How to Make Bath Bombs (Simple Recipe)

How to make bath bombs with a few simple ingredients

There is something incredibly relaxing about a warm bath, and these homemade salt bath bombs take the relaxation up a notch!

Bath bombs have skyrocketed in popularity lately with thousands of options available. Kids an adults love them and while they can cost up to $9 each to buy, you can make a whole batch for just a couple of dollars!

Bath Bombs- Natural DIY Version

Homemade Salt Bath Bombs RecipeWhen I was younger, I loved bath bombs, but avoided them as I’ve gotten older because store bought versions typically contain artificial ingredients such as dyes and fragrances.

These homemade bath fizzies are a great solution! Made from nourishing sea salt or epsom salts, alkalizing baking soda and fizzing citric acid with a nourishing oil and vanilla base.

These can be packaged for a great gift or made countless ways for relaxing baths anytime! 🙂

A Great DIY Project for Kids

Some DIY beauty recipes (especially homemade soap) require precise measuring and handling harsh chemicals such as lye, so they aren’t a great to do with children around. These bath bombs are completely opposite and are an amazing project to undertake with kids.

They are simple to make with kid-safe ingredients and are completely versatile. Let the kids think of ways to mix up the scents, colors, and other customizations.

Ingredients You’ll Need…

Bath bombs only take seconds to make, so it is important to have the ingredients on hand and measured before you start. Most of the ingredients are pantry staples in many homes, but make sure you have these on hand:

Baking Soda

The backbone of this recipe is alkalizing baking soda. It is a necessary complement to the acidic citric acid and part of the fizzing reaction. I order food-grade aluminum free baking soda from here.

Citric Acid

The more obscure ingredient in this recipe that a lot of people don’t have on hand is citric acid. It is necessary for the fizzing reaction that makes bath bombs feel like bathing in champagne. I order natural citric acid by the pound from here.

Corn Starch or Arrowroot

Corn starch provides the silky feel that we all love from bath bombs. I usually use organic corn starch powder in this recipe. Arrowroot also works but doesn’t provide quite as silky of a finished product.

Salt, Oil and Liquid

These are all very versatile and you can pick any combination that you have on hand. You’ll need some kind of:

  • Oil: Pick a simple oil like olive oil, almond oil or coconut oil or get more fancy with sea buckthorn oil, argan oil or apricot oil.
  • Salt: Stick to basic salt or take it up a notch with epsom salt or another favorite salt option.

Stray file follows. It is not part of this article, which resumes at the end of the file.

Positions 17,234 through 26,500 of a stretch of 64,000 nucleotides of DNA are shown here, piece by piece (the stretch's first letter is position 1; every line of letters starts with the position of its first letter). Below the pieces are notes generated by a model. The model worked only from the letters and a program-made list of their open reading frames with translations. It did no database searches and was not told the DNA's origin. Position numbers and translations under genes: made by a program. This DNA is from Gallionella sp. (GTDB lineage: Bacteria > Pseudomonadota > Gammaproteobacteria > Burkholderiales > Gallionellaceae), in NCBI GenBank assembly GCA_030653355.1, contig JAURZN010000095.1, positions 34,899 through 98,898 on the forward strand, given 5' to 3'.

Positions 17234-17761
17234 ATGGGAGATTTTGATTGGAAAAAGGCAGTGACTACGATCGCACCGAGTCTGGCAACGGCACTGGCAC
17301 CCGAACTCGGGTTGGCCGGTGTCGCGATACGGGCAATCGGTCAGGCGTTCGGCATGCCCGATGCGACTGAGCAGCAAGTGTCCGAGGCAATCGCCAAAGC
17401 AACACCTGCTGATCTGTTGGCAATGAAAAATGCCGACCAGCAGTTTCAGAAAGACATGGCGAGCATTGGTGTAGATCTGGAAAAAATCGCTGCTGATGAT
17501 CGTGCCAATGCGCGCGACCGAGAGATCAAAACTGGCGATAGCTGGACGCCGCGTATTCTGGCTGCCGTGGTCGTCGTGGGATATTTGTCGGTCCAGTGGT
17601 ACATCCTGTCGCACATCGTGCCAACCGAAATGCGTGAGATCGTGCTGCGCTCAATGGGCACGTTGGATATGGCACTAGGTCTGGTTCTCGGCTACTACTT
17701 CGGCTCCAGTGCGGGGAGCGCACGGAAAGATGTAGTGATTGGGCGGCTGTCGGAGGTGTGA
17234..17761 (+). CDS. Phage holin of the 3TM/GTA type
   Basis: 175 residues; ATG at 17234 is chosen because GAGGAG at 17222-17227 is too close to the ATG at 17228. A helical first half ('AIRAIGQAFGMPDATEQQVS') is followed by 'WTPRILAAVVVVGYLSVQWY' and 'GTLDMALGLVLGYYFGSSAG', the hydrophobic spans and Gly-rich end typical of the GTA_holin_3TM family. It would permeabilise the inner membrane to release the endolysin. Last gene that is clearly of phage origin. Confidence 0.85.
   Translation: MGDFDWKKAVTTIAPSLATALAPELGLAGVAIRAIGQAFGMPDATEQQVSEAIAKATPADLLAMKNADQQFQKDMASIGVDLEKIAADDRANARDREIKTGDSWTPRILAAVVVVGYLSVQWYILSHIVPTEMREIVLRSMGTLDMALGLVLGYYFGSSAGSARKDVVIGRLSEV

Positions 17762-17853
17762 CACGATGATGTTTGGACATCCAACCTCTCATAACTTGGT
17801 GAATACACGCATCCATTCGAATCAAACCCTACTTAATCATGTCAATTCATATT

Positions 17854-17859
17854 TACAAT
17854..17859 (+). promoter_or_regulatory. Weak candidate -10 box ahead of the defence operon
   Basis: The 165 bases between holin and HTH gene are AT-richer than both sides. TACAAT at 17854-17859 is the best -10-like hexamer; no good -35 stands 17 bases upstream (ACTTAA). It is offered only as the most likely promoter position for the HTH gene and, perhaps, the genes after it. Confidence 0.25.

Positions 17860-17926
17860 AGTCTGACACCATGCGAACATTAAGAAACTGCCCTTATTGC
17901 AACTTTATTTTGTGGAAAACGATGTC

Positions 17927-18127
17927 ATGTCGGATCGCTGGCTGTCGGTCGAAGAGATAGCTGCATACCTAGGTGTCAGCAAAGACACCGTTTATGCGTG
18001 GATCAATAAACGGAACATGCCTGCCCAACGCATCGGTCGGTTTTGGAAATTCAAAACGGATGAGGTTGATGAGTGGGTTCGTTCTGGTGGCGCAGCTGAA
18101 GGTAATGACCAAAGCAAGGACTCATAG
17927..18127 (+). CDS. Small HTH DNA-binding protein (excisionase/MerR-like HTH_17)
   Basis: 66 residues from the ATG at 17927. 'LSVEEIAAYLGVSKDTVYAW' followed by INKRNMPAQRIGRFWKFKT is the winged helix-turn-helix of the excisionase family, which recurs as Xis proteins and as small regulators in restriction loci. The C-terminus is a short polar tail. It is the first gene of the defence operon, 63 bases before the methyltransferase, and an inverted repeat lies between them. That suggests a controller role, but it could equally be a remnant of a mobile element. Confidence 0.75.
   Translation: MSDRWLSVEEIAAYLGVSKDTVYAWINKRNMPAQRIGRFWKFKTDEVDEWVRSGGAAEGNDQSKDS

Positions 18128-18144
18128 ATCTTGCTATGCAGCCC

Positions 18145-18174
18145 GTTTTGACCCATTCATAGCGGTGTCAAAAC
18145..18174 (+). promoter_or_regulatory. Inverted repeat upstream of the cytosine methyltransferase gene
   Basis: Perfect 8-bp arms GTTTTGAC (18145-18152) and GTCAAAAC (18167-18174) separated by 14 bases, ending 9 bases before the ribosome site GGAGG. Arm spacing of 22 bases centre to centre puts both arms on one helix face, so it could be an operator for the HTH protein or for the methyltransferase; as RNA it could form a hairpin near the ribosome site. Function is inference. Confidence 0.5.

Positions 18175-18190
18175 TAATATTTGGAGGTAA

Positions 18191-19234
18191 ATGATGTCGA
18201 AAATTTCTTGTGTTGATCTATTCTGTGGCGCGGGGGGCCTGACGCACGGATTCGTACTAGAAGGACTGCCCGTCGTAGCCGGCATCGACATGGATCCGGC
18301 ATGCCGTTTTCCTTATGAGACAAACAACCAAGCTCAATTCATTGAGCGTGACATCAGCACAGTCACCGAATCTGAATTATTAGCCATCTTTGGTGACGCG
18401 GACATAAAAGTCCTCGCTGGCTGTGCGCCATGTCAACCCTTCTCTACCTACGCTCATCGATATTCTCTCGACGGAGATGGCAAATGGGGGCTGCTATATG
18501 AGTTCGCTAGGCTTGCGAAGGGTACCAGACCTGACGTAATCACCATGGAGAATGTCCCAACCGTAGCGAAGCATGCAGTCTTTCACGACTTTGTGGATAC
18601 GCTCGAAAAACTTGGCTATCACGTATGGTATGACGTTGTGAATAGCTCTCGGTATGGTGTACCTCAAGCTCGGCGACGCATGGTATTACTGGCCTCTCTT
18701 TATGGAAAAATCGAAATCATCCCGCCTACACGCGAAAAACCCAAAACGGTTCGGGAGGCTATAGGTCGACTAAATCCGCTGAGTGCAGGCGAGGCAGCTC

• Liquid: Basic water works, but I also love using organic witch hazel for some extra skin soothing.

Scents and Colors

This is where the options get endless. Use your favorite essential oils, add dried herbs or make them scent free. You can even add some natural dyes to change the color.

Other Equipment

These are easy to make with measuring cups and your hands, but for a fancier and more uniform product, it helps to also have:

Bath Bomb Ingredients

Instructions: How to Make Bath Bombs

  1. Combine dry ingredients (baking soda, salt, citric acid, and cornstarch) in a large bowl and mix well until combined.
  2. In a small bowl, combine the oil, witch hazel and vanilla extract and stir well. Add essential oils if using.
  3. Add the liquid ingredients to the dry ingredients a few drops at a time. Mix well with hands (wear gloves if you have sensitive skin). Add powdered dried herbs if using.
  4. Mixture should hold together when squeezed without crumbling. You may need to add slightly more witch hazel if it hasn’t achieved this consistency yet. I recommend using a spray bottle with additional liquid to evenly add.
  5. Quickly push mixture into molds, greased muffin tins or any other greased container. Press in firmly and leave at least 24 hours (48 is better) or until hardened. It will expand some and this is normal. You can push it down into the mold several times while it is drying to keep it from expanding to much. Using the metal molds will create a stronger and more effective final bath bomb.
  6. When dry, remove and store in air tight container or bag. Use within 2 weeks.

Bath bombs are a great way to relax in the tub after a long day of dealing with kids, cooking, and all the other activities that motherhood entails. If you’ve never tried them, I highly encourage it, as it’s one of my favorite things to do at the end of the day.